Reid faces dilemma over Dem defections after close budget vote

The razor-thin margin of passage for the Senate Democratic budget highlights the challenge Majority Leader Harry ReidHarry Mason Reid2020 Democrats fight to claim Obama's mantle on health care Reid says he wishes Franken would run for Senate again Panel: How Biden's gaffes could cost him against Trump MORE will have in steering President Obama’s legislative agenda through the Senate.

The four Democrats who broke with their party on the nonbinding fiscal blueprint are all facing difficult 2014 reelection races in Republican-leaning states, including Sen. Max BaucusMax Sieben BaucusOvernight Defense: McCain honored in Capitol ceremony | Mattis extends border deployment | Trump to embark on four-country trip after midterms Congress gives McCain the highest honor Judge boots Green Party from Montana ballot in boost to Tester MORE (D-Mont.), the powerful chairman of the Senate Finance Committee.

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While Reid (D-Nev.) will need Republican votes to achieve the 60-vote threshold that has become the standard for major legislation, the vote on the budget, which required only a simple majority, shows that keeping his own party in line is not a foregone conclusion.

The 50-49 vote on the budget could spell the most trouble for gun control legislation, which is next on the Senate docket.

Democrats have struggled to unify behind gun legislation, and budget defectors Sens. Mark PryorMark Lunsford PryorMedicaid rollback looms for GOP senators in 2020 Cotton pitches anti-Democrat message to SC delegation Ex-Sen. Kay Hagan joins lobby firm MORE (Ark.), Kay HaganKay Ruthven HaganTillis trails Democratic challenger by 7 points in North Carolina poll North Carolina businessman will challenge Tillis in GOP primary Embattled senators fill coffers ahead of 2020 MORE (N.C.), Mark BegichMark Peter BegichAlaska political mess has legislators divided over meeting place Former GOP chairman Royce joins lobbying shop Lobbying world MORE (Alaska) and Baucus all hail from states where restrictions on firearms are unpopular. 

Already, Democrats from conservative states are pushing back on television ads financed by New York Mayor Michael Bloomberg (I) that urge them to support a universal background check system for gun purchases.

“I don’t take gun advice from the Mayor of NYC. I listen to Arkansans,” Pryor wrote in a Twitter post Monday.

Freshman Sen. Heidi HeitkampMary (Heidi) Kathryn HeitkampPence to push new NAFTA deal in visit to Iowa Al Franken says he 'absolutely' regrets resigning Trump nominees meet fiercest opposition from Warren, Sanders, Gillibrand MORE (D-N.D.) criticized Bloomberg for ads “attacking a way of life he does not understand.”

Red-state Democrats who are digging in for tough races in 2014 could balk at casting “yes” votes on gun control that could be used against them in campaign ads, and they might welcome the opportunity to show their independence from Obama.

“The timing doesn’t help [Reid], but there really is no time that’s going to be easy” on guns, said Sarah Binder, a senior fellow at the Brookings Institution.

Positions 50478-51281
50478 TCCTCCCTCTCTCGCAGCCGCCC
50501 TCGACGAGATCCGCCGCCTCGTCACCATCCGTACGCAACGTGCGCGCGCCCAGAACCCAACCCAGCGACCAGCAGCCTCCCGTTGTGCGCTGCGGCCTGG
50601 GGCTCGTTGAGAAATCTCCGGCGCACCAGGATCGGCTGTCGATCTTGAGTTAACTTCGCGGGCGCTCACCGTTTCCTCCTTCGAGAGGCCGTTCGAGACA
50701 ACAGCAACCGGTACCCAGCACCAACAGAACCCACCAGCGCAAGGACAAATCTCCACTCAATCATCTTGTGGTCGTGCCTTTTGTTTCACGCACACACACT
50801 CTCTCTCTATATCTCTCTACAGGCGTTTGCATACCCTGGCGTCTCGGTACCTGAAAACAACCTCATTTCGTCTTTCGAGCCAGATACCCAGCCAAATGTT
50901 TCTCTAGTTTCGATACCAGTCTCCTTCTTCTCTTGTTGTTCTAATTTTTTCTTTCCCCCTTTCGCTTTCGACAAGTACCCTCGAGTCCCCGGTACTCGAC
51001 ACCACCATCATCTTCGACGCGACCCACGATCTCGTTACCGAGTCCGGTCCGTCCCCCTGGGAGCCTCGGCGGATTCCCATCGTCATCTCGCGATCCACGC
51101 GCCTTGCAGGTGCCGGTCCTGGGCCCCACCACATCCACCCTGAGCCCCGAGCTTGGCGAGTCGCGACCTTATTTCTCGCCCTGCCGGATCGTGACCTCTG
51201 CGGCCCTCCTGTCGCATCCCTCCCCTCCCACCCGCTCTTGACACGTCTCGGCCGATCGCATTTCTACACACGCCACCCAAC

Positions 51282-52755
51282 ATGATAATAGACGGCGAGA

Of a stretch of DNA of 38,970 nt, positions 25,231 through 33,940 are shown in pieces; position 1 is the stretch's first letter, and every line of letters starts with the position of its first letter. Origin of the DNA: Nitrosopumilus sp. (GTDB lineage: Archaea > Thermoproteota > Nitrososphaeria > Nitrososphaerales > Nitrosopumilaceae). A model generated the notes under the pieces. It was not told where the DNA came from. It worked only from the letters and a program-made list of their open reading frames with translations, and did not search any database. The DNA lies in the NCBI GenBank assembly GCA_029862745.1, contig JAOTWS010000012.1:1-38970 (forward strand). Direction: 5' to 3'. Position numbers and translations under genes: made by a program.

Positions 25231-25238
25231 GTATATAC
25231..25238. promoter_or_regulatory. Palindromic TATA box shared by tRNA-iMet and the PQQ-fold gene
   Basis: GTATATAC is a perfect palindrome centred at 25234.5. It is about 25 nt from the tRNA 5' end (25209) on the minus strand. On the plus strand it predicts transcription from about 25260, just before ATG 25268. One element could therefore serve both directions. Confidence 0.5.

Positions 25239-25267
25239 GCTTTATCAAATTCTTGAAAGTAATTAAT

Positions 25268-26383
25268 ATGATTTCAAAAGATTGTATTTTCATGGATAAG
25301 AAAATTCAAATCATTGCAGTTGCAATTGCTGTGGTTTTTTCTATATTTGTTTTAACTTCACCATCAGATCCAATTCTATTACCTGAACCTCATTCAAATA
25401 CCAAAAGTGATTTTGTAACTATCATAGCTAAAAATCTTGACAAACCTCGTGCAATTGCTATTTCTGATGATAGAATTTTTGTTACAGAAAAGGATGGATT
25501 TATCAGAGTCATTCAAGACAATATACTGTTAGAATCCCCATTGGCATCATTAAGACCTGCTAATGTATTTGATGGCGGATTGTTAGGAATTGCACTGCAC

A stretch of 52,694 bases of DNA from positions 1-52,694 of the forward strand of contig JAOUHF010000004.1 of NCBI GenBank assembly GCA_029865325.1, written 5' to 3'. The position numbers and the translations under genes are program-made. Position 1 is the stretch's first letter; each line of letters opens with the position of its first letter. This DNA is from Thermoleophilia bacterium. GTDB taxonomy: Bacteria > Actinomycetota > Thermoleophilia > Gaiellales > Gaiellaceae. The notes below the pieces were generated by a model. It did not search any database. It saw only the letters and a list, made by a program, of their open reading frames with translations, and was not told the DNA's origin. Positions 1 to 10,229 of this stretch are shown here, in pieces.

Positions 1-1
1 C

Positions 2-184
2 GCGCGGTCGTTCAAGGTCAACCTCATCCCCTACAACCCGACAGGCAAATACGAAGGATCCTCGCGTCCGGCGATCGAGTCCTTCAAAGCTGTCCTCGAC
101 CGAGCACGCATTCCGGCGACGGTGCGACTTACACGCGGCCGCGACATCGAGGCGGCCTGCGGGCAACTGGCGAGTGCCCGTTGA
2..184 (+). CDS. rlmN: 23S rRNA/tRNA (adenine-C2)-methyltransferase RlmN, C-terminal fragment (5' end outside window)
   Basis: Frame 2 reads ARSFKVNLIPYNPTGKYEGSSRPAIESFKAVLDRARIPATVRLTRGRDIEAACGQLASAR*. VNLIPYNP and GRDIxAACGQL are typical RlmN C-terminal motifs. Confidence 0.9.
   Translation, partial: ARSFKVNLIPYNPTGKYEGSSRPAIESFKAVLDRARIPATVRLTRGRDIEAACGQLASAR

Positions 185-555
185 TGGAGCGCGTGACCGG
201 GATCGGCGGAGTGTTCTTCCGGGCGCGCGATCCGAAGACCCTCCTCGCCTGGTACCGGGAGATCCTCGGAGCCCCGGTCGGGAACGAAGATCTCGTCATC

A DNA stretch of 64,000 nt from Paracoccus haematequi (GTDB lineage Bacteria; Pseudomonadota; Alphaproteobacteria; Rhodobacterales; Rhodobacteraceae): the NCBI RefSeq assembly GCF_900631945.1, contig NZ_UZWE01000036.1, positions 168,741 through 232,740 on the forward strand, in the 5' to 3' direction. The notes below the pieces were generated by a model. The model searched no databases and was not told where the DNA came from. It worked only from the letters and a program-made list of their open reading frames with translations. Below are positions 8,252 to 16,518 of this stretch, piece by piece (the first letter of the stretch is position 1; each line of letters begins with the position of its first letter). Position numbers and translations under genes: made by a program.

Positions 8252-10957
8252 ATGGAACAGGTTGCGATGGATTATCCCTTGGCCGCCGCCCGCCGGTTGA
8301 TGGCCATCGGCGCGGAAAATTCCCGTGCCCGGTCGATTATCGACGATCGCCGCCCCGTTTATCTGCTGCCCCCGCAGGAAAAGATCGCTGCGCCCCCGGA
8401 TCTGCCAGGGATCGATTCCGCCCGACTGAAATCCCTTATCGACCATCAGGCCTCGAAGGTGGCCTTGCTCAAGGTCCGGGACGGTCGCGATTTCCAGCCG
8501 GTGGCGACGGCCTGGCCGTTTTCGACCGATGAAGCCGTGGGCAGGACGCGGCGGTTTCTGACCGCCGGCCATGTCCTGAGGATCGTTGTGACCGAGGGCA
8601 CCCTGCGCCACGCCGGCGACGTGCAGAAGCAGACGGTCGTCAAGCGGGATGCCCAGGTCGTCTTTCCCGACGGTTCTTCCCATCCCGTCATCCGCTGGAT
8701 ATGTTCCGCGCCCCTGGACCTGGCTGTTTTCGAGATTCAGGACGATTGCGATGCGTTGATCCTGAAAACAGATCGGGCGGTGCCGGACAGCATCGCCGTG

On the budget vote, a senior Democratic aide downplayed the close margin, saying party leaders were aware of the possible defections in advance and were surprised only that Baucus ultimately voted no.

“The goal was never to get every Democrat,” the aide said. “The goal was to pass the resolution.”

The four Democrats who voted against the budget resolution cited varying reasons for their opposition. Pryor was a likely “no” from the beginning. 

“He was pretty clear throughout that he was having significant problems with the bill,” the aide said. 

Hagan said she could not support the budget because of its proposed cuts to defense. Early on in the process, she told Reid and Senate Budget Committee Chairwoman Patty MurrayPatricia (Patty) Lynn MurrayOvernight Health Care: Planned Parenthood to leave federal family planning program absent court action | Democrats demand Trump withdraw rule on transgender health | Cummings, Sanders investigate three drug companies for 'obstructing' probe Democrats demand Trump officials withdraw rule on transgender health The Hill's Morning Report - Progressives, centrists clash in lively Democratic debate MORE (D-Wash.) that the defense numbers would be a problem.

Begich did not make a final decision until shortly before the early morning vote but told Reid and Murray in advance, the aide said.

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Baucus, the party’s top tax-writer, kept mum on the budget even as he chafed at its $1 trillion in new tax revenues. His “no” vote came as something of a surprise.

“The only one that was a little bit surprising was Baucus,” the aide said. “We assumed he would be there at the end.”

Hagan, Begich, Pryor and Baucus could vote no without jeopardizing final passage of the budget in large part because Reid and Murray won the support of red-state Democrats who just won reelection in 2012 and won’t face voters again for six years.

Sens. Joe ManchinJoseph (Joe) ManchinSunday shows - Recession fears dominate Manchin: Trump has 'golden opportunity' on gun reforms Trump vows to 'always uphold the Second Amendment' amid ongoing talks on gun laws MORE (W.Va.), Jon TesterJonathan (Jon) TesterNative American advocates question 2020 Democrats' commitment House Democrats targeting six more Trump districts for 2020 Budget deal sparks scramble to prevent shutdown MORE (Mont.), Joe DonnellyJoseph (Joe) Simon DonnellyLobbying world Trump nominees meet fiercest opposition from Warren, Sanders, Gillibrand GOP frets over nightmare scenario for Senate primaries MORE (Ind.) and Heitkamp all backed the budget, giving Reid the 50-vote majority he needed.

A Reid spokesman did not respond to a request for comment.